Markdown editors take a minimalist approach. They intentionally stay out of the way to offer a focused, distraction-free writing experience.


Ulysses is a fantastic Markdown editor. The biggest complaint folx have with Ulysses is that it is subscription-based; $6 per month or $50 per year. It’s intuitive and easy to use, and it comes with a full-featured file manager built in. It feels natural to work with for anyone who is used to using Finder on macOS or Explorer on Windows, and is a standard expectation if one is used to working with code editors on their computer. The built-in file manager makes perfect sense when working with Git repositories.

Ulysses has other useful built-in features such as providing statistics on your document such as word count, character count, time spent working, and it auto-generates an outline of your document. It has a powerful spelling, style, and grammar checker built-in; but it is a web-based service, so it will ask you for access permission before it is enabled.

Ulysses is also customizable. Not so much that you will spend loads of time fiddling with settings, but enough to get it feeling good for a persons individual needs/preferences.

iA Writer

iA Writer is a compelling alternative to Ulysses. It offers some similar features to Ulysses, but is noticeably less feature full. It is not as customizable as Ulysses, making it feel more opinionated. My favorite of the features that it does offer is the built-in style checker. I like how it shows in real time if you are using superfluous language, helping one to write more concisely. iA Writer comes at a one-time cost of $30. I think a lot of folx prefer iA Writer since it is not subscription-based.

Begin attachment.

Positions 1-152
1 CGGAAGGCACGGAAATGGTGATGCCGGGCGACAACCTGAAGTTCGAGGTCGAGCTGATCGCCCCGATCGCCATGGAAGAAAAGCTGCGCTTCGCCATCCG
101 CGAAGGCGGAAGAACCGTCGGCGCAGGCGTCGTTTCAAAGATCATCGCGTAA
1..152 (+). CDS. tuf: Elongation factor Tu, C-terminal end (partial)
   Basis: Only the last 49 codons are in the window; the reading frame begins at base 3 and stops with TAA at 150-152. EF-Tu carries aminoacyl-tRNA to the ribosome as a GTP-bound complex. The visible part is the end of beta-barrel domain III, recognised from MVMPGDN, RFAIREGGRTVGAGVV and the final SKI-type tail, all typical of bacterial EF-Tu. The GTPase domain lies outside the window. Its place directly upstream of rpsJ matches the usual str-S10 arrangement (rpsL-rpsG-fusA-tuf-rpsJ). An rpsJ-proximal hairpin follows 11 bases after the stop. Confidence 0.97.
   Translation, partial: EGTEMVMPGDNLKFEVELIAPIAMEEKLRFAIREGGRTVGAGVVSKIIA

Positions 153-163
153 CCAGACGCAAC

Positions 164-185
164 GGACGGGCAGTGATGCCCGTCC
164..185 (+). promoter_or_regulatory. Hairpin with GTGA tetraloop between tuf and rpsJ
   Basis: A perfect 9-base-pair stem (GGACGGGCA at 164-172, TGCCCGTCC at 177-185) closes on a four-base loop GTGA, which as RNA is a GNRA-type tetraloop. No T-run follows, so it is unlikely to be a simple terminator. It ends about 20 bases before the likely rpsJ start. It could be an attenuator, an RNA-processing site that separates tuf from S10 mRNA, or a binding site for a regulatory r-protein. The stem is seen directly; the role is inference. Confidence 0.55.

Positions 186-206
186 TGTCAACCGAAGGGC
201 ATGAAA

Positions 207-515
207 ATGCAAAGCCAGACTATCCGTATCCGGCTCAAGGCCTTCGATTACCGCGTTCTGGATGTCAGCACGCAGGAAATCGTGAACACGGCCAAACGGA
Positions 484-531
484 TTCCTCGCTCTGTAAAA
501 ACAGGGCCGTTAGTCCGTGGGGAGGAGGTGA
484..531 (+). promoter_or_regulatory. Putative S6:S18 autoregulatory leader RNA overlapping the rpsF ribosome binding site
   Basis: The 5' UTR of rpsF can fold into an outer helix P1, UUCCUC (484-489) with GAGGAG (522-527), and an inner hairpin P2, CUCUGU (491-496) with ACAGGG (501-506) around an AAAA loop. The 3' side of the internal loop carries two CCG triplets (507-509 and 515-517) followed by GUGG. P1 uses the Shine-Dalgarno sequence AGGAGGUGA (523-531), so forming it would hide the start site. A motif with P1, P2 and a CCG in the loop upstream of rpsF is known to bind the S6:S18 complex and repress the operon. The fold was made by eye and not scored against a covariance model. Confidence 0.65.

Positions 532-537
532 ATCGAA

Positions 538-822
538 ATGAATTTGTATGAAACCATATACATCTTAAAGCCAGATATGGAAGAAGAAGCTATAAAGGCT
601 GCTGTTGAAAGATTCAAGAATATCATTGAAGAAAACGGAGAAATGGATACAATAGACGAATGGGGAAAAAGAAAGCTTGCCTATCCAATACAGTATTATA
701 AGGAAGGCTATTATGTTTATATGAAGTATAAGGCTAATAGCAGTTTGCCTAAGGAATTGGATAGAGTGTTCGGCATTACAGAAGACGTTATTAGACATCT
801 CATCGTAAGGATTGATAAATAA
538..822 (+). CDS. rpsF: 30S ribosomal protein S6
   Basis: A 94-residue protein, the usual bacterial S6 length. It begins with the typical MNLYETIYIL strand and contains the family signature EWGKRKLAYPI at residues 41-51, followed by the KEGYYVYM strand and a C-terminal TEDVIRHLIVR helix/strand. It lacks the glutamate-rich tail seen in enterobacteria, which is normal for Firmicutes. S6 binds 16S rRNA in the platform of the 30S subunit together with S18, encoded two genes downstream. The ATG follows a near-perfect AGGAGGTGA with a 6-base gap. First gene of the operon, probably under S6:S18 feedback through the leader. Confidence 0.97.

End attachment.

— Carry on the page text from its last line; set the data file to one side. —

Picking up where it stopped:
My biggest complaint about iA Writer is that the file management is weak. You have to pull in one file at a time, instead of having access to an entire directory. All files that you have opened with iA Writer appear in one flat list, lacking hierarchical organization. In other words, there’s not a built-in file manager. You really have to dig for the file you would like to edit.

While frustrating, iA Writer’s lack of a file manager is not a showstopper. iA is otherwise pleasant to use, and it *edits files in place*, so it fits into the Git workflow.


In my time using this workflow, I’ve been enjoying the freedom and flexibility that it is affording. I feel like I am controlling my files, not the apps. The best part is that this workflow is platform-agnostic and everything is in version control.

The clarity that comes from writing in a proper Markdown editor on the iPad cannot be overstated. The writing experience is focused and distraction free. It is helping to overcome my “writers block” and enabling me to be more productive by alleviating the fatigue I experience from being tethered to my computer for long hours.

Working Copy is a powerful yet easy to use Git client. It makes keeping any work that I do on my iPad in version control simple. This allows me to keep my work in sync across all my devices and ensures that work from one device doesn’t accidentally overwrite work from another.

There is a plethora of Markdown editor options available. Not all allow *edit in place*, making them unsuitable for this workflow. Of the Markdown editors that I tested, Ulysses and iA Writer were my preferred options. However, Ulysses is the best choice with its file management capabilities, rich set of features, and customizability.

Both Ulysses and iA Writer have native apps for iOS and macOS, potentially making them a great choice to use across all devices. Although I have not tested the desktop apps yet, I expect them to be functionally similar to their iOS counterparts. Thus far, I’ve been using VS Code for writing in Markdown on my Mac which has worked well enough, but lacking the helpful features that these apps offer.